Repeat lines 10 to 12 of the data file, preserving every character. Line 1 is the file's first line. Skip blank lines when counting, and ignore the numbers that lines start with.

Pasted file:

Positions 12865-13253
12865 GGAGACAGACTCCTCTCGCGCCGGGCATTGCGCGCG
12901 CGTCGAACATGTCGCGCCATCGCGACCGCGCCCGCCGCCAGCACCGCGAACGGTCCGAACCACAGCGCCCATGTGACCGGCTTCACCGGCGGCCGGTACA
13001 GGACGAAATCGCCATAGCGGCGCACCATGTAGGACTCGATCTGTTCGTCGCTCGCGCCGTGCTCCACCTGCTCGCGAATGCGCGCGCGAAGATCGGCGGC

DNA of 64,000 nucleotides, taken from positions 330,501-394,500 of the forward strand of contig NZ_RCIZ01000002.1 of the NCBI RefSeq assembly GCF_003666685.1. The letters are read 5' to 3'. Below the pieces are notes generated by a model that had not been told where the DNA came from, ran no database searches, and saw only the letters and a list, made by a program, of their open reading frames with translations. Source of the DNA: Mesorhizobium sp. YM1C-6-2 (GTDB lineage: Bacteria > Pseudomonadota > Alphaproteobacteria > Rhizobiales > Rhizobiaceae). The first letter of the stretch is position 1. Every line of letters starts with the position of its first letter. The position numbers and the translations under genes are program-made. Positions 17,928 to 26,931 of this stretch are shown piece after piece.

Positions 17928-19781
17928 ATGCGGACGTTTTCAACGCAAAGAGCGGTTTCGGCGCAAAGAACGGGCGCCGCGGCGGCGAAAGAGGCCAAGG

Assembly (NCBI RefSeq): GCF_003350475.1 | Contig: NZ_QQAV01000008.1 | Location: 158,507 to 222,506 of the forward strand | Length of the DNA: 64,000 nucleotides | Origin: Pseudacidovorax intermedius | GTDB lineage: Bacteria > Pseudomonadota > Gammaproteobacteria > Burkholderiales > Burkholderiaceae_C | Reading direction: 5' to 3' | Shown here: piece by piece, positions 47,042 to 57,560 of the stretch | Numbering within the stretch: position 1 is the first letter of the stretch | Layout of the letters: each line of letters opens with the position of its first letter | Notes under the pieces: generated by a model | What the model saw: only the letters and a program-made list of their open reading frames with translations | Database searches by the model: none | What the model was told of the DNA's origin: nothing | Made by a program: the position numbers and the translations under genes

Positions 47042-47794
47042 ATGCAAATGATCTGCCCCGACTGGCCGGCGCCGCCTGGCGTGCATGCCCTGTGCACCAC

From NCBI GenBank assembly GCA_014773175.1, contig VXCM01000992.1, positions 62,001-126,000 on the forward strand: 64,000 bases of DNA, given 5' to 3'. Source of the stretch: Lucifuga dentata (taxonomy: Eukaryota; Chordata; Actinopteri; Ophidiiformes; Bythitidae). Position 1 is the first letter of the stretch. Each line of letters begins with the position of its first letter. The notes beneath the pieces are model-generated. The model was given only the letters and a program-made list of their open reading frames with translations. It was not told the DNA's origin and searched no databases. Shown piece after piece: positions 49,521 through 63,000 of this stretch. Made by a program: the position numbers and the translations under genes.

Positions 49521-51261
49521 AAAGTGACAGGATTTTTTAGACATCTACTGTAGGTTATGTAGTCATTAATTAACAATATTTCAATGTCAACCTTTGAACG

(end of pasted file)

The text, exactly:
47042 ATGCAAATGATCTGCCCCGACTGGCCGGCGCCGCCTGGCGTGCATGCCCTGTGCACCAC

From NCBI GenBank assembly GCA_014773175.1, contig VXCM01000992.1, positions 62,001-126,000 on the forward strand: 64,000 bases of DNA, given 5' to 3'. Source of the stretch: Lucifuga dentata (taxonomy: Eukaryota; Chordata; Actinopteri; Ophidiiformes; Bythitidae). Position 1 is the first letter of the stretch. Each line of letters begins with the position of its first letter. The notes beneath the pieces are model-generated. The model was given only the letters and a program-made list of their open reading frames with translations. It was not told the DNA's origin and searched no databases. Shown piece after piece: positions 49,521 through 63,000 of this stretch. Made by a program: the position numbers and the translations under genes.

Positions 49521-51261